Spacewalk underway at International Space Station to fix leak

This post has been corrected. See note below.

In a spacewalk, Astronauts Chris Cassidy and Tom Marshburn replaced a pump component that has been gushing ammonia coolant, NASA reported Saturday.

The spacewalk got underway at 5:44 a.m. PDT and was expected to last more than six hours, according to NASA. The astronauts removed and replaced the faulty pump controller box on the far port truss of the International Space Station. No evidence of a continued ammonia leak was evident as NASA restarted the faulty coolant loop.

Live footage on NASA TV showed the two working in painstakingly slow motion in alternating darkness and light as the station circled Earth. Cassidy used power and hand tools to retrieve a spare controller box, while ground managers instructed him about such things as how many foot-pounds of torque to apply to bolts, and how long it would be until they had sunlight.

Amid the sober and complex choreography, Commander Chris Hadfield tweeted commentary and trivia. "Chris and Tom are safely outside ISS, hard at work in the vacuum of space, looking for signs of the ammonia leak. THAT was a busy AM inside," he wrote early in the walk.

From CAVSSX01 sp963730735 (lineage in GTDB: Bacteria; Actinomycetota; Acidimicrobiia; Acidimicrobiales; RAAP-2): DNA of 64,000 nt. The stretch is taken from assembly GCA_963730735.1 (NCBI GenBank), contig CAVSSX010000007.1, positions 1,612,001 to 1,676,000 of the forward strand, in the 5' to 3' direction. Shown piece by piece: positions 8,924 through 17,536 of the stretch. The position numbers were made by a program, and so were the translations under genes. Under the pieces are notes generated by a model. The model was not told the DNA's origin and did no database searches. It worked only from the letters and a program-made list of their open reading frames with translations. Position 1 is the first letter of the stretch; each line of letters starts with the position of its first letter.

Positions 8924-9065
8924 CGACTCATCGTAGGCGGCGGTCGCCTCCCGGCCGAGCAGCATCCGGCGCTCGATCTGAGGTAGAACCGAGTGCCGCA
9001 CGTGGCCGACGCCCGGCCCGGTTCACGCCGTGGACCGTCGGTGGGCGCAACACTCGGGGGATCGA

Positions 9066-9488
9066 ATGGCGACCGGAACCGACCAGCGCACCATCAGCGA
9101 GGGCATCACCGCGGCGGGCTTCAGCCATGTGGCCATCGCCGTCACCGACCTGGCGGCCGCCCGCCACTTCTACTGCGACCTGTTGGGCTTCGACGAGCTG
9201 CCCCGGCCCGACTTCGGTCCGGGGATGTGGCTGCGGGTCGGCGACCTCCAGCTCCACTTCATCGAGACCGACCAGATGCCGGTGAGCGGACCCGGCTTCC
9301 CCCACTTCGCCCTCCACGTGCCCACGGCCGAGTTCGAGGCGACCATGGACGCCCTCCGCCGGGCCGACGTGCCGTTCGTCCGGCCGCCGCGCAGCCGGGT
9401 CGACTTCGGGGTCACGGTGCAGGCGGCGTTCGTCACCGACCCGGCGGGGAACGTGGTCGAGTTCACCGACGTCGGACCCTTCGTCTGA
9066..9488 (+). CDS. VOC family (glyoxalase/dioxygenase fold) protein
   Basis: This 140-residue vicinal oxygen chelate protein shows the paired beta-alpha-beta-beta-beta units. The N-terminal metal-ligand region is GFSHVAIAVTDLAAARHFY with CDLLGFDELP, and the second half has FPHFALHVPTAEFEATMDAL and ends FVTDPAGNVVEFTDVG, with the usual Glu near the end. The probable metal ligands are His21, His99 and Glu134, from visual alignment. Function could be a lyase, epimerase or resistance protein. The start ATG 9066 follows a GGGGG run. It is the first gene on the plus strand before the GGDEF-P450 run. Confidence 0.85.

"Do you hear how different their voices sound at the suit's low pressure? Turns out in the 4.2 psi oxygen you can't whistle -- air's too thin," he wrote later.

The leak, observed Thursday, comes from a pump that circulates ammonia coolant to one of eight solar panel systems that provide electricity to the station. That coolant loop has caused trouble for some time, and crew members attempted to locate and repair a leak in November, according to International Space Station program manager Michael Suffredini.

The spacewalk was the 168th for the International Space Station but was considered precedent-setting because of how rapidly the unplanned repair task unfolded. Although the six-member crew of Expedition 35 was in no danger, and there are seven other solar panels to provide power, NASA officials wanted to get the system back in operation to avoid anomalies in the power supply that could affect experiments and other tasks planned for the mission. 

[For the record, 9:13 a.m., May 11: An earlier version of this post gave an incorrect name for this space station mission. It is Expedition 35, not Explorer 35.]

The truss where the pair were working, called P6, was launched to the station in November 2000 and is one of the oldest components of the station's backbone. It was relocated from its original installation position to the far left side of the station during a Discovery mission in 2007. 

The spacewalk is the third time Cassidy and Marshburn have worked in tandem outside the station. 


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